A Dream Translated to Reality
PUBLIC WELFARE is proud to bring its readers this warm and candid article by the former Secretary of Labor and first woman member of the President's Cabinet. In it she reveals the steps by which the social security ideas, which she and Franklin D. Roosevelt had discussed in New York state, came with them to Washington and ultimately became reality, and the crowning point, for her, of a distinguished career. Presently Miss Perkins is on the faculty of the Industrial and Labor Relations School at Cornell University.
It hardly seems possible that a quarter of a century has elapsed since that hot, humid, August noontime when President Franklin Roosevelt signed the Social Security Act. The picture is etched on my mind permanently--the President sitting at his desk and men and women standing around watching him as he read the final sections of the Act and prepared to sign it. Some of these had worked hard and faithfully with enthusiasm, and a sense of mission--some stimulated by loyalty to the party which the President represented--some pioneers in the field, and some come-lately people. There were Senator Wagner and Representative David Lewis who had done much of the educational work of preparing the two Houses of Congress and the people of the country for this kind of legislation which was new and sometimes strange, in theory at least, in the American scheme of things. There were Senator Harrison and Representative Robert Doughton--old standbys of the Democratic party, and chairmen, respectively, of the Senate Finance Committee and the House Ways and Means Committee.
There had been hard feelings when it was rumored that the President would give the Social Security Bill to Senator Wagner and Congressman Lewis, because this bill was clearly a tax bill and an appropriation of tax moneys so raised to a special purpose. And the House Ways and Means Committee and the Senate Finance Committee are jealous masters. I myself had hoped to see Senator Wagner introduce the bill in the Senate, but the President of the United States convinced me that that would be fatal and that the Finance Committees had the right and the duty to it introduce such a bill. And so we had become acquainted intimately with Senator Harrison and Congressman Doughton. Senator Harrison, who knew nothing whatever of the social implications of old age insurance, unemployment insurance, and other matters, but was a great orator and political leader, accepted willingly and even humbly the help and assistance of the young lawyers of the Labor Department who often sat beside him on the Senate steps to assist in answering the questions from the floor. And Congressman Doughton, from the hill country of North Carolina, a veteran of many years service in the House of Representatives, who had never in all his years in Washington stayed out later than nine o'clock at night, accepted an invitation, after months of working together, to come to a celebration party on the night of the signing of the bill. I am in the picture too, as I stood in a plain black dress with a touch of white at the throat, more excited and exultant than any photograph ever showed. For this was the culmination of many years of work and of intensive propaganda for two years.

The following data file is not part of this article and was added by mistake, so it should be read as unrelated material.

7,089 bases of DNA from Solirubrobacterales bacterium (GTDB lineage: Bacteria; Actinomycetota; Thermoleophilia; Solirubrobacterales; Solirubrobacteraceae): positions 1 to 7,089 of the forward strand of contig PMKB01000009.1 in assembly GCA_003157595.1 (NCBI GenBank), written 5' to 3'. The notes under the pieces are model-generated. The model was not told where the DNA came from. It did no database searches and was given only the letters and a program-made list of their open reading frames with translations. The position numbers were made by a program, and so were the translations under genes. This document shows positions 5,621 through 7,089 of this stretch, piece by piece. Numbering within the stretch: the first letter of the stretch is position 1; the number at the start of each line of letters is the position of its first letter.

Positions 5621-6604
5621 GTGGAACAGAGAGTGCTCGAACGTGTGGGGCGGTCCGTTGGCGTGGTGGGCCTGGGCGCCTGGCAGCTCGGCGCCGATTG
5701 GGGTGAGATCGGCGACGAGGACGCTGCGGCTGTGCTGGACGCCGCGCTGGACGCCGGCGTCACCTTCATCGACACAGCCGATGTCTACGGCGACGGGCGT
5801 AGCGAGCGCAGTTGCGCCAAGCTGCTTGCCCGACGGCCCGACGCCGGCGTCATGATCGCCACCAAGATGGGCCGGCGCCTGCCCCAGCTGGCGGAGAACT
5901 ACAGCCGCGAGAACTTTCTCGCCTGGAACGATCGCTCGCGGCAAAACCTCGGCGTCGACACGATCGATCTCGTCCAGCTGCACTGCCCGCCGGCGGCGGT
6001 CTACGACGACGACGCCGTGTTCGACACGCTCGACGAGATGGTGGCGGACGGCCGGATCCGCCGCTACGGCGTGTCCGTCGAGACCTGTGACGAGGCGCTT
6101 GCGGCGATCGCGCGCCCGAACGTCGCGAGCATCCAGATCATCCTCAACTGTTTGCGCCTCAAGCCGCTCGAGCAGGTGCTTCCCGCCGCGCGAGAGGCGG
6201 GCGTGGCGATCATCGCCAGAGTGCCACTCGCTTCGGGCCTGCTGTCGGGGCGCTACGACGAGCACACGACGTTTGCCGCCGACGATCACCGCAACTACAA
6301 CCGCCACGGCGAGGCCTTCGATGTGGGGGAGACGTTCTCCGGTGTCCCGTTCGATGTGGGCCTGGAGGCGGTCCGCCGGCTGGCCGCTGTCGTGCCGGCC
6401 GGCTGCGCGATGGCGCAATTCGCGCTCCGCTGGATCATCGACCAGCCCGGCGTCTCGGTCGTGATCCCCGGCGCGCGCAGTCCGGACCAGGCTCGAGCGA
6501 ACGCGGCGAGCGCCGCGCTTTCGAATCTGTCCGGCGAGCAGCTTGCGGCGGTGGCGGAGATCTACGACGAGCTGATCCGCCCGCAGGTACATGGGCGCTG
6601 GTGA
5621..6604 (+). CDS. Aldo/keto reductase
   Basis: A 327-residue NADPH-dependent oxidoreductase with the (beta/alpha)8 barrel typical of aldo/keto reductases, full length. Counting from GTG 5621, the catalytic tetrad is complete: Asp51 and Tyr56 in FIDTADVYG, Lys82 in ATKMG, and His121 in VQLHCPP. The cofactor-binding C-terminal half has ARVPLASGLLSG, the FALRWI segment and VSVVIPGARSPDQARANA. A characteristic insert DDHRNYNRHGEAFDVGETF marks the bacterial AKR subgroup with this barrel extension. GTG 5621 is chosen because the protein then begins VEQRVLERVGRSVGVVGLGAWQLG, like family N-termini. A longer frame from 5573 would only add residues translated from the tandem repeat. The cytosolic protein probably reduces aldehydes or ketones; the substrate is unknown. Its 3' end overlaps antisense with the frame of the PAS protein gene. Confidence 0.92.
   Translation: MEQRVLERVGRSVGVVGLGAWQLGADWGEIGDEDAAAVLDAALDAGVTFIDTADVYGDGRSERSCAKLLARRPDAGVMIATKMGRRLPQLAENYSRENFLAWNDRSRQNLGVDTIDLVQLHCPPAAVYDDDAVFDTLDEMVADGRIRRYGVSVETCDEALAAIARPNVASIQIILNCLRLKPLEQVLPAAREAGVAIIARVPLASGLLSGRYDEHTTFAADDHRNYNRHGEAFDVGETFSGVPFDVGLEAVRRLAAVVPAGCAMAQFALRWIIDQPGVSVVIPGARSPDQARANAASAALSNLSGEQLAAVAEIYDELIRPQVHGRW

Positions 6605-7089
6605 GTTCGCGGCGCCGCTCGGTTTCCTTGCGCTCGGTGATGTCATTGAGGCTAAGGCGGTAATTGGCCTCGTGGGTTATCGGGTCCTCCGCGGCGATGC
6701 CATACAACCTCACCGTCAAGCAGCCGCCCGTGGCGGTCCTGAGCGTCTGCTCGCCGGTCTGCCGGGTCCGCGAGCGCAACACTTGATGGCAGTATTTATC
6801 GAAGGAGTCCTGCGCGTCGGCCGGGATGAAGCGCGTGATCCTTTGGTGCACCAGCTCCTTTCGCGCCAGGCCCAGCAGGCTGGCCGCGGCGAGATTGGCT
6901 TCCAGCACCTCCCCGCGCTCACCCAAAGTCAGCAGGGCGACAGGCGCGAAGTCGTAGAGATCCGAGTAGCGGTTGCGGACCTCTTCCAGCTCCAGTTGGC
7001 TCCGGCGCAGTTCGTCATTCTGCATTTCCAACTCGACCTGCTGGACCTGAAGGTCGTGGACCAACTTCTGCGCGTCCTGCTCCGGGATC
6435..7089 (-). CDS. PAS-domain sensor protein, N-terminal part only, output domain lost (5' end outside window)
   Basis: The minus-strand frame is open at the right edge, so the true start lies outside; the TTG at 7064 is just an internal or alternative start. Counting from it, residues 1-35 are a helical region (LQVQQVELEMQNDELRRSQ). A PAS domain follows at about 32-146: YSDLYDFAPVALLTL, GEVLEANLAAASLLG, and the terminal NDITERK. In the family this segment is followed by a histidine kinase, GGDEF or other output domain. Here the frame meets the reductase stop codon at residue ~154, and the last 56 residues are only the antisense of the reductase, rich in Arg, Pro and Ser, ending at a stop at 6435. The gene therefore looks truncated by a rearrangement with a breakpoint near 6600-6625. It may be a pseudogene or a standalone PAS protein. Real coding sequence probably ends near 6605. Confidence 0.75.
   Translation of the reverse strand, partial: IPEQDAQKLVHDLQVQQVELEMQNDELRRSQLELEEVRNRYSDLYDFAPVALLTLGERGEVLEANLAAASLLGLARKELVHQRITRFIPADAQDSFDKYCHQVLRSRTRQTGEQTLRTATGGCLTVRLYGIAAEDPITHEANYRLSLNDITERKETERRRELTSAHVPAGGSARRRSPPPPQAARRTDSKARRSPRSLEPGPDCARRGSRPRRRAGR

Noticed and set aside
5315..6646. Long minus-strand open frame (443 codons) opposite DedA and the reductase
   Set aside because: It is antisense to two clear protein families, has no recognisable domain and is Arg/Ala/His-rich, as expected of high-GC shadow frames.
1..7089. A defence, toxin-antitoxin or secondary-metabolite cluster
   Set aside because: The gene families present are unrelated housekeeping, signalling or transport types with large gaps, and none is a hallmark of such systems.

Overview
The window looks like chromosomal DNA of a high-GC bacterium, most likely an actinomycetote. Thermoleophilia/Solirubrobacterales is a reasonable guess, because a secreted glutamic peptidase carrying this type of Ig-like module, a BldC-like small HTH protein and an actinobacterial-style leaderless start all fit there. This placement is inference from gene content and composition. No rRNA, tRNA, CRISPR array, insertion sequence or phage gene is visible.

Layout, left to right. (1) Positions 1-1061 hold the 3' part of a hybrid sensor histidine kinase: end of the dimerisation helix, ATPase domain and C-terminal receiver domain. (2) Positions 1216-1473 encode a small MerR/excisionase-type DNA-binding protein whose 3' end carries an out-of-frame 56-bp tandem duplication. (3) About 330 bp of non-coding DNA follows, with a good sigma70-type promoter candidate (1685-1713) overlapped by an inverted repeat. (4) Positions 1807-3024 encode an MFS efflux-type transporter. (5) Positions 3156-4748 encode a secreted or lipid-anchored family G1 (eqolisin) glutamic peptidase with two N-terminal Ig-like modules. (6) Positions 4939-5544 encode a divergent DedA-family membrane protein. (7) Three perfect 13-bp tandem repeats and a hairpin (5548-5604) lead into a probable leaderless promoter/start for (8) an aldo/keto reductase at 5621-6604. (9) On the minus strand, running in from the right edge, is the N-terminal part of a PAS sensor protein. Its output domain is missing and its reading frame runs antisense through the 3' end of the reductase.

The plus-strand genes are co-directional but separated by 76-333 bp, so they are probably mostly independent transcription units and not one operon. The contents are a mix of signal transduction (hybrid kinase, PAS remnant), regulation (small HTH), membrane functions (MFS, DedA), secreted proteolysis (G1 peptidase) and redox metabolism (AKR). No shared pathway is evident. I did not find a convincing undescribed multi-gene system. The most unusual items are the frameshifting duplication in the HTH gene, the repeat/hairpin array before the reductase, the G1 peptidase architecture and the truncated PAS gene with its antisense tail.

It is impossible to convey to persons who were not adult in 1935 when this bill became law, the confusions of thought, the lack of experience with this sort of measure, and, above all, the depths of poverty and despair which accompanied the Great Depression and which had been the lash under which political leaders, humanitarians, and people of good will toward other men had worked to secure this great benefit growing out of the terrible times of the Depression. For the proximate cause of this legislation, as indeed most of the other New Deal measures, was the Great Depression which came so suddenly and unexpectedly upon the American people after a long period of apparent high prosperity, luxury living, and with failure to make any provision for so-called "hard times." But the "hard times" came with the crash in October 1929, and the U.S.A. has never been the same again. Almost every element in the society suffered, in varying degrees, of course, great loss, and the speed with which industry reacted to the stock market crash, and the other underlying symptoms of an unsound economy, were startling. Mill after mill, factory after factory closed down or went on half-time, and by early 1930 unemployment on a large scale was a reality, with the accompanying failure of incomes, and therefore failure of money to buy the necessities of life and failure of ability of the people generally to support the market for production goods, and the closing of more factories.